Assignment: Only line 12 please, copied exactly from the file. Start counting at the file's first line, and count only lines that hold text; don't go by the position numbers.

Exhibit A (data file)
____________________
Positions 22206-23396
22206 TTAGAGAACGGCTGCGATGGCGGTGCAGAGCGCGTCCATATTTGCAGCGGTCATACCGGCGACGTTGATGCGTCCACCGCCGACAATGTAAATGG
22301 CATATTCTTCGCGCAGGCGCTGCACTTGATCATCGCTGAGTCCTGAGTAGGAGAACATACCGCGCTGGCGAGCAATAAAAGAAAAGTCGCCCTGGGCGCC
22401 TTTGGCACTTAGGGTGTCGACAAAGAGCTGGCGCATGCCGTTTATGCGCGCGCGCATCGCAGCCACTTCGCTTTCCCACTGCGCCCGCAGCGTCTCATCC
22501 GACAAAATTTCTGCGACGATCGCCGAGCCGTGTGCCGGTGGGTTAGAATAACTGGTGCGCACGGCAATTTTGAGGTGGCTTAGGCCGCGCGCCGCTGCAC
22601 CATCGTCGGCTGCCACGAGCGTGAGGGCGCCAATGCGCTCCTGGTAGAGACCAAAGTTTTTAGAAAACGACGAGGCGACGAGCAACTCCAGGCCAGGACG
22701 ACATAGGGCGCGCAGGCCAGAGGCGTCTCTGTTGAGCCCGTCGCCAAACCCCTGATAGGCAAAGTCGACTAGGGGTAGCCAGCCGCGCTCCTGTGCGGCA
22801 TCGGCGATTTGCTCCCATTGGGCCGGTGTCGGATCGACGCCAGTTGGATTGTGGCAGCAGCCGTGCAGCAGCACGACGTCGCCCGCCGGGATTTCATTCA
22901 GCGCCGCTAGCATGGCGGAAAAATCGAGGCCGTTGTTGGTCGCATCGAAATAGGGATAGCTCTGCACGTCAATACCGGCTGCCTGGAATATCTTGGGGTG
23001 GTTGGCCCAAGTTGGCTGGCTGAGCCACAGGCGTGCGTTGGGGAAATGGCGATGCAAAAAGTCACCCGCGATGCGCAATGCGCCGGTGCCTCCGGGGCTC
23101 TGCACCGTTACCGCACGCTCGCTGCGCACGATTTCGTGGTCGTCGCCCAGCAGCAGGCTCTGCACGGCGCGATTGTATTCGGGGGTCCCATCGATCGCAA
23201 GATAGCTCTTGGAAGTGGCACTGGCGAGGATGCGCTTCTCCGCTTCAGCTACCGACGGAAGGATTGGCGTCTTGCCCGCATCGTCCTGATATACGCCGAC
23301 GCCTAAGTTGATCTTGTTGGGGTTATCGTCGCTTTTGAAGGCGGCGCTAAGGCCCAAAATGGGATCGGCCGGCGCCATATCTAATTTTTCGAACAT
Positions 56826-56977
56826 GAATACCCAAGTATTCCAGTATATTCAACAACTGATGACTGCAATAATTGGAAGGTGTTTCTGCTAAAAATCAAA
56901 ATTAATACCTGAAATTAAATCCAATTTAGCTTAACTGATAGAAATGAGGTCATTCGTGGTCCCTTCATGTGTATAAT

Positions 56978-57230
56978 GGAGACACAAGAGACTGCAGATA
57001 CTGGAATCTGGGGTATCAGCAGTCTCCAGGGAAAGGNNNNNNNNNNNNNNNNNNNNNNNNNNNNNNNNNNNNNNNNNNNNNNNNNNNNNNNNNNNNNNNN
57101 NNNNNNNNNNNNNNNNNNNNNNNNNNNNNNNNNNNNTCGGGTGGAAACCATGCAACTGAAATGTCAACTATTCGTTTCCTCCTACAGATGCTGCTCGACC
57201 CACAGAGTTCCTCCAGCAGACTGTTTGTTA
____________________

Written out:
23201 GATAGCTCTTGGAAGTGGCACTGGCGAGGATGCGCTTCTCCGCTTCAGCTACCGACGGAAGGATTGGCGTCTTGCCCGCATCGTCCTGATATACGCCGAC